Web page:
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What we know about the higher prevalence of thrombi in young women vaccinated with AstraZeneca and Janssen

Harry Watson



If the preliminary data seems to point, very slightly, to a higher prevalence of thrombi in women in general , and young women in particular, who have received the AstraZeneca vaccine , should we advise against vaccinating this group of people? Is it the same with other medications? Are women simply more prone to thrombi?

According to the data , cerebral venous thrombosis has an incidence of 1.3 cases per 100,000 people per year . But in the case of women, the figure rises to 2.7 cases. 60% of cases of this type of thrombosis occur in young women under 45 years of age, probably due to hormonal factors, among others.

Among the risk factors for producing a thrombosis are also oral contraceptives, pregnancy and the use of hormonal therapies, among others.
Women also suffer from more autoimmune diseases , and the younger they are, the more active their immune systems are. That is, they can react intensely to vaccines, and as a new study by medical teams from Austria and Germany suggests . As the study describes, in all cases in which a thrombus has occurred with patients who received AstraZeneca it appears that there was a reaction in which the immune system turned against the patient itself.

Among the risk factors for producing a thrombosis are also oral contraceptives, pregnancy and the use of hormonal therapies, among others.

Now let’s go to the cases that have been linked to the AstraZeneca vaccine. Most of these events occurred within 14 days after vaccination , in people under 55 years of age and, mostly, in women.

Are we facing a problem? With the data we have, it doesn’t seem like it. Therefore, the European Pharmacovigilance Committee (PRAC) has not concluded that age and gender were clear risk factors for these rare side effects:

Sabine Straus, President of the PRAC: “Although the majority of cases occurred in people under 60 years of age and in women, due to the different ways the vaccine is used in different countries, the #PRAC did not conclude that age and sex were clear risk factors for these rare side effects. ”

But doesn’t AstraZeneca seem to raise the number of thrombi in women? The truth is, we can’t make a statement like that so lightly. In fact, it would be scientifically irresponsible to claim that there is such a specific causal link for several reasons .

Just because someone gets a thrombus after getting the vaccine does not mean they got it from getting the vaccine.
First of all, because there are very few cases among millions of people who have already been vaccinated. Just because someone gets a thrombus after getting the vaccine does not mean they got it from getting the vaccine.

The vaccine has been administered to more than 20 million individuals, which makes it possible that we can detect rare diseases that would have gone unnoticed without intense medical and social surveillance of vaccinated people. Furthermore, in vaccinated patients it has been observed that the risk of venous thrombosis is even lower than in the general population , a fact confirmed by the EMA in its last communication .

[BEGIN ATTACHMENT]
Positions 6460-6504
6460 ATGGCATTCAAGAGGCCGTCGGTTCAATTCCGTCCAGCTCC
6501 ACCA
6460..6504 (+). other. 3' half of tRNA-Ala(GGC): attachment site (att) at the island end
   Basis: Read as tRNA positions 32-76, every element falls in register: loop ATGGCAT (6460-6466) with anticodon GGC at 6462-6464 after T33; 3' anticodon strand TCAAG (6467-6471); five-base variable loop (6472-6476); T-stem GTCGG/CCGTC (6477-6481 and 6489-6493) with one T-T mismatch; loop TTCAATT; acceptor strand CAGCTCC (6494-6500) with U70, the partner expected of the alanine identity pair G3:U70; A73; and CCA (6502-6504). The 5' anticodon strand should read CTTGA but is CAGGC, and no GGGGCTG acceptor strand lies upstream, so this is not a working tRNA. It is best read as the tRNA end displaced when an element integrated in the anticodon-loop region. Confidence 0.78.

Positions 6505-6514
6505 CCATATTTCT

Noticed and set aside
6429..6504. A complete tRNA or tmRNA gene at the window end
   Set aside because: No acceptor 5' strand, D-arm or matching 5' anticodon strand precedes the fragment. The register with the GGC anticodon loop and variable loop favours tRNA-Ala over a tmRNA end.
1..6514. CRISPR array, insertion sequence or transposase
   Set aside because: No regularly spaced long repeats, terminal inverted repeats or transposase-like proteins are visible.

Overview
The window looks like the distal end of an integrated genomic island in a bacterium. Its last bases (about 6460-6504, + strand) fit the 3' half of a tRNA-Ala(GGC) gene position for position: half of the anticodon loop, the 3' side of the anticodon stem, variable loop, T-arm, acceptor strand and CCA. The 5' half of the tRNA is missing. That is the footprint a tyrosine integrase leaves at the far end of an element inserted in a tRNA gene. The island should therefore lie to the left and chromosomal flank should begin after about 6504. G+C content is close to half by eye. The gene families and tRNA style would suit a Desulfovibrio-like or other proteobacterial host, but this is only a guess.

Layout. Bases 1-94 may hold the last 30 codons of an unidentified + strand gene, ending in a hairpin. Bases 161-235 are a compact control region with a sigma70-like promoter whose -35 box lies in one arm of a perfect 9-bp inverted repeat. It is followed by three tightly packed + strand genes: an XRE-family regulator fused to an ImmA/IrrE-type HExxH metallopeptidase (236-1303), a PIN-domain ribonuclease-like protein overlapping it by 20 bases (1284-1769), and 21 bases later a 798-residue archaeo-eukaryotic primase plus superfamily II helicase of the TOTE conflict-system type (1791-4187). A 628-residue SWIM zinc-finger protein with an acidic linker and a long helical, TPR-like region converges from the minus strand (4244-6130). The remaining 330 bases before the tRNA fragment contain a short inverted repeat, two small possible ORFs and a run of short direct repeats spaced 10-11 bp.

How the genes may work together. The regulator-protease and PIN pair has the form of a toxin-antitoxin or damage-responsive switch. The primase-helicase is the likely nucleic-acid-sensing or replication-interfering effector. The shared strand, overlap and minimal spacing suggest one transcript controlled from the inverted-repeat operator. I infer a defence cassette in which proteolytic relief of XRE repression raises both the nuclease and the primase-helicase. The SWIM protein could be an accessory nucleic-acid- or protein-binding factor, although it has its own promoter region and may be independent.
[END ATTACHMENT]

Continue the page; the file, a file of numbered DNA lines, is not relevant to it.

Second, we do not know if the characteristics of the vaccinated populations (different between countries) may be biasing in any way the results we are trying to analyze. Furthermore, the procedure by which cases of thrombi and low platelets are recorded is not homogeneous between EU countries.

As if all this were not enough, even today the mechanism by which thrombi would occur continues to be unclear, although the hypothesis that has more solidity is, for the moment, that it is due to an effect of the autoimmune response.

Let’s insist on this : it cannot be said that the AstraZeneca vaccine increases the risk of thrombosis in any group of patients, not even among young women. We are only facing hypotheses. Its association with the AstraZeneca vaccine has not been demonstrated at the moment, and the cases observed have been very scarce, close to the expected incidence in the general population already mentioned.

If the pharmacovigilance alarm has been activated, it has been as a security measure, as a preventive measure. The data are not enough to stop recommending the vaccine .

Although the EMA does not have sufficient evidence to conclude the cause of thrombi, it suspects that it may be due to the production of antibodies that attack a protein involved in clotting; a study supports this cause, which has a treatment.

But the EMA, he insists, does not know if these thrombi really affect women under 60 years of age more . It cannot be ruled out that this group is at risk, but perhaps we are facing some kind of statistical distortion. It is also not known what exact component of the vaccine would generate this autoimmune reaction. Over the next few months, it is expected that both the EMA and various groups of researchers will clarify these issues. You have to be patient.

As for the Janssen vaccine , distribution in Europe has been delayed after the recommendation of the health authorities to paralyze it in the United States, where they have found six cases of thrombi among seven million vaccinated . Janssen has thus delayed the delivery of doses in the EU. As confirmed by the EMA, and following meetings with the PRAC safety committee, a case review has thus been initiated to investigate these unusual events in people vaccinated with Janssen.

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